Sistema as School: WHIN’s Ways of Being
Charles Ortiz, Executive Director, WHIN Music Community Charter School
As the world has seen El Sistema stretch far beyond the barrios of Venezuela, musicians, educators and citizen artists around the globe have been experimenting with how to use the principles and ideologies of Maestro Abreu in new and exciting ways. In northern Manhattan, that experiment takes the form of the WHIN (Washington Heights & Inwood) Music Community Charter School, an inclusive full-day charter founded on the principles of El Sistema.
At WHIN, all students (currently K-3, growing to K-5 in 2021) have two periods of music instruction every day, alongside English Language Arts (ELA), Math, Science, Social Studies, and Physical Education. There is no “General Music” at WHIN. Rather, each student has two music ensemble classes a day, one choral and one orchestral ensemble. The focus on ensembles allows students to develop their musicianship while reinforcing the three WHIN Ways of Being:
- We are lifelong and life-wide effective learners.
- We are empathic and compassionate community members.
- We are agents of social change.
At WHIN, we often reflect on the uniqueness of our model and on our responsibility to further the work that has reached the lives of so many. As a fully inclusive school, we are proud not to audition or screen students. We accept students from a public lottery as long as seats are available. The Washington Heights communities are largely Dominican; to help support our English Language Learners, we have a flexible model of push-in and pull-out services provided by six English as a New Language (ENL) teachers and one ENL Interventionist. Most of our families live in poverty, and 22% of our students have special needs. We offer a wide array of counseling and therapeutic services, both in-house and through partnerships with outside agencies, to meet the needs of each of our students and families.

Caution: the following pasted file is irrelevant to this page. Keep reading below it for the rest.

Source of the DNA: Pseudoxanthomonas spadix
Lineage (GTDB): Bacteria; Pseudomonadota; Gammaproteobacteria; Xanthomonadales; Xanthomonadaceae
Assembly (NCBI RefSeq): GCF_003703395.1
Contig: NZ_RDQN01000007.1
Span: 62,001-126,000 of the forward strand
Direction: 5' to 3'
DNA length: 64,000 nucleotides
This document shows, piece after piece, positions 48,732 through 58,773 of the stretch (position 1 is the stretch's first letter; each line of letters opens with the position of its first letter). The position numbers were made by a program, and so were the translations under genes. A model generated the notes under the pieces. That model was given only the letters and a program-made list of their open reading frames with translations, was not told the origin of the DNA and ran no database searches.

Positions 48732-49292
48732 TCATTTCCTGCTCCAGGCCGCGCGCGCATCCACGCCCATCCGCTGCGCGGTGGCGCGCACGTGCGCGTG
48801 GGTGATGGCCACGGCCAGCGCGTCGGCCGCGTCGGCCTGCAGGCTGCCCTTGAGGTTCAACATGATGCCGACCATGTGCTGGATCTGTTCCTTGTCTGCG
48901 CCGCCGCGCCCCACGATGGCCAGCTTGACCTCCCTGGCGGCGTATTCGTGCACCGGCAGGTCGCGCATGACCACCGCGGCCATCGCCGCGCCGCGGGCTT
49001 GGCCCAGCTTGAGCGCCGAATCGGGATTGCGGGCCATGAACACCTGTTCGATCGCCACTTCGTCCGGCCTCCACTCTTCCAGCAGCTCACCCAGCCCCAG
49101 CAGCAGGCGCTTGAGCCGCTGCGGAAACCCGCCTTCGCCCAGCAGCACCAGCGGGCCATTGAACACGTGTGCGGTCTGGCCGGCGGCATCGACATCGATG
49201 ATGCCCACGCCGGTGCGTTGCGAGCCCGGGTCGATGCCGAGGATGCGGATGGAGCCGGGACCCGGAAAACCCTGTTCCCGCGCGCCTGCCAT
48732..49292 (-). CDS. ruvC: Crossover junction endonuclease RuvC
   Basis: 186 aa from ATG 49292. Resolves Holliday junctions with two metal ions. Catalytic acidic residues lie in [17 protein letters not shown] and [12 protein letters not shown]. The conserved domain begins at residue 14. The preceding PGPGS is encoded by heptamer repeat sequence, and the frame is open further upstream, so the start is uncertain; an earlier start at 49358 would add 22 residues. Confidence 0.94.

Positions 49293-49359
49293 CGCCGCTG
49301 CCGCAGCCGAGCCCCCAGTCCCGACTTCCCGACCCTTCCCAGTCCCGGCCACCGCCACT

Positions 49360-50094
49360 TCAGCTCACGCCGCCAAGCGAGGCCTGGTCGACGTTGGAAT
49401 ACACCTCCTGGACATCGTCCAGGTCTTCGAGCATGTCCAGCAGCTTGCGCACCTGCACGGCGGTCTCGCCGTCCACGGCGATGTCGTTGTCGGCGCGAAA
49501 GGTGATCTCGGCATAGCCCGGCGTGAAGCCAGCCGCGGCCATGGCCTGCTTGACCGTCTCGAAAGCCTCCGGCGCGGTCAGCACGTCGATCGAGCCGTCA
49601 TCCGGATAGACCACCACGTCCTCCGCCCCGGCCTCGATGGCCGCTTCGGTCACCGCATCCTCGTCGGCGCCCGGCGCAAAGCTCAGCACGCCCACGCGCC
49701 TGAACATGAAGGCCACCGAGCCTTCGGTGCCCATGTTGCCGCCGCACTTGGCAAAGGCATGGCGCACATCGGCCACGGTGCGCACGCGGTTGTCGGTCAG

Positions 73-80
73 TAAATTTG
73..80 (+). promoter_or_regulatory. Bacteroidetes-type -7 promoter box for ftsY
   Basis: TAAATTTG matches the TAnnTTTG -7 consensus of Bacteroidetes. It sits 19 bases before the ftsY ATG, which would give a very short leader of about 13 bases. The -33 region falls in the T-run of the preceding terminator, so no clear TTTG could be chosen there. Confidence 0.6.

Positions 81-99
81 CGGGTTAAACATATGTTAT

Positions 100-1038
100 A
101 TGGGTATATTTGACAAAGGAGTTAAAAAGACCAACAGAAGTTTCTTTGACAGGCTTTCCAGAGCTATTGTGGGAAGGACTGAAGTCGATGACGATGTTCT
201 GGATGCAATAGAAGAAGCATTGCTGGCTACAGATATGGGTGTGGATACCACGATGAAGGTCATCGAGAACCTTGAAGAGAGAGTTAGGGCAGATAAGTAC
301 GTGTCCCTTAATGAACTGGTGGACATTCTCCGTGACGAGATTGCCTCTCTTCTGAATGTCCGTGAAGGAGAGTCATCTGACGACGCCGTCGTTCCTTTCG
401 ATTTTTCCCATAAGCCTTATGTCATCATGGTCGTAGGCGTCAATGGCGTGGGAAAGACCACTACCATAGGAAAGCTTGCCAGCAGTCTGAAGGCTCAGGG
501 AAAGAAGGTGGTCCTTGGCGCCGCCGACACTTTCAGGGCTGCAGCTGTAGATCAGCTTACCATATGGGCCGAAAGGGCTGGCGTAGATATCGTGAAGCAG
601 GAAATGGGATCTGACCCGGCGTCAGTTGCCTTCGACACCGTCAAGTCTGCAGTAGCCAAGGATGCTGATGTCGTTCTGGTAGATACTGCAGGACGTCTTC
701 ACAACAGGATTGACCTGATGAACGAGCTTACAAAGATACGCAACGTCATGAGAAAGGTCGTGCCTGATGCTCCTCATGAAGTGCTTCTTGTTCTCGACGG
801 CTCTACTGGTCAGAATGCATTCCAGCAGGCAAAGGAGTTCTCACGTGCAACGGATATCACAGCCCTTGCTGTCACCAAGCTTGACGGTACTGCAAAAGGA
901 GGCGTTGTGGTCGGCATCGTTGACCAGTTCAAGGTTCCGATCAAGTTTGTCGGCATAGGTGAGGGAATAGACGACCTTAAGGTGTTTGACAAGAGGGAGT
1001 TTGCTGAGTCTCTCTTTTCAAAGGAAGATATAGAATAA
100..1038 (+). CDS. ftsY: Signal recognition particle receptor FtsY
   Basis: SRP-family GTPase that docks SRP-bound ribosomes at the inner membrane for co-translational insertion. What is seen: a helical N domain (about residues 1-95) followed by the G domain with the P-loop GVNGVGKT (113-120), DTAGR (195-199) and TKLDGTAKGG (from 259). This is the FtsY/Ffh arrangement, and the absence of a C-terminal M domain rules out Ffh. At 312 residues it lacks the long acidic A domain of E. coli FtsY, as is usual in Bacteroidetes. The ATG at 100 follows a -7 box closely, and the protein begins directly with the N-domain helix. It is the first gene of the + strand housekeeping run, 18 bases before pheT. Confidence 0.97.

WHIN’s goal is not necessarily to create great musicians, but rather to create citizen artists who use their skills to make the world around them a better place. This spirit stretches beyond music into all classes, as we work to achieve a cross-content approach to learning. Our school-wide lesson plan template is guided by Enduring Understandings (teacher-facing) and Essential Questions (student-facing), inviting students to make connections across subject areas and to develop both the skills and the knowledge necessary for mastery. For example, articulation can change the perceived intent of the user. Imagine kindergarten students learning the phonetic skills necessary to articulate a short vowel sound as compared to a long vowel sound in their English Language Arts (ELA) lesson. In their vocal music class, they are learning the skills necessary to articulate a staccato passage or a legato passage. Now, imagine both the ELA teacher and the music teacher using an Enduring Understanding like, “Language is an ever-changing way of interacting with ourselves and the world around us,” as well as Essential Questions like, “How does the way I speak and play help others to understand me?”
We haven’t fully realized our goal of a cross-content curriculum; this is still in process. A big challenge of this work is that it requires a complex skill set on the part of all staff, so we are always in the process of training ourselves. We are constantly asking: Does this higher-level, knowledge-based learning impact the student? How can the Essential Questions help students understand the complexity of language, whether English, Spanish or musical, in an ever-evolving social construct?
These ideas are extended through our WHIN Ways of Being—three big habits of character with many observable practices: responsibility, listening, integrity, service, self-control, collaboration, resource-seeking and growth mindset. We put these habits of character front and center. We state the specific WHIN Ways of Being that are actively developed in each and every lesson. In a third-grade orchestra rehearsal, how does a student playing the melody on viola need to show up for herself and her ensemble? Moments later, when she is playing a supporting part, and it is the cello’s turn to play the melody, how does she—and the entire ensemble—need to adjust? What active listening skills are necessary for every citizen artist? What are the necessary skills of responsibility, collaboration, self-control and service? And when the ensemble transitions to its math class, how do they practice those same skills while working together to solve a complex math problem?
By giving a name to these skills and focusing on them through lesson planning and instruction, WHIN strives to support students as they learn what it means to be a good ensemble member, classmate, family member, friend—and, ultimately, an engaged citizen of the world who uses art, math, science, words and music to make the world a better place.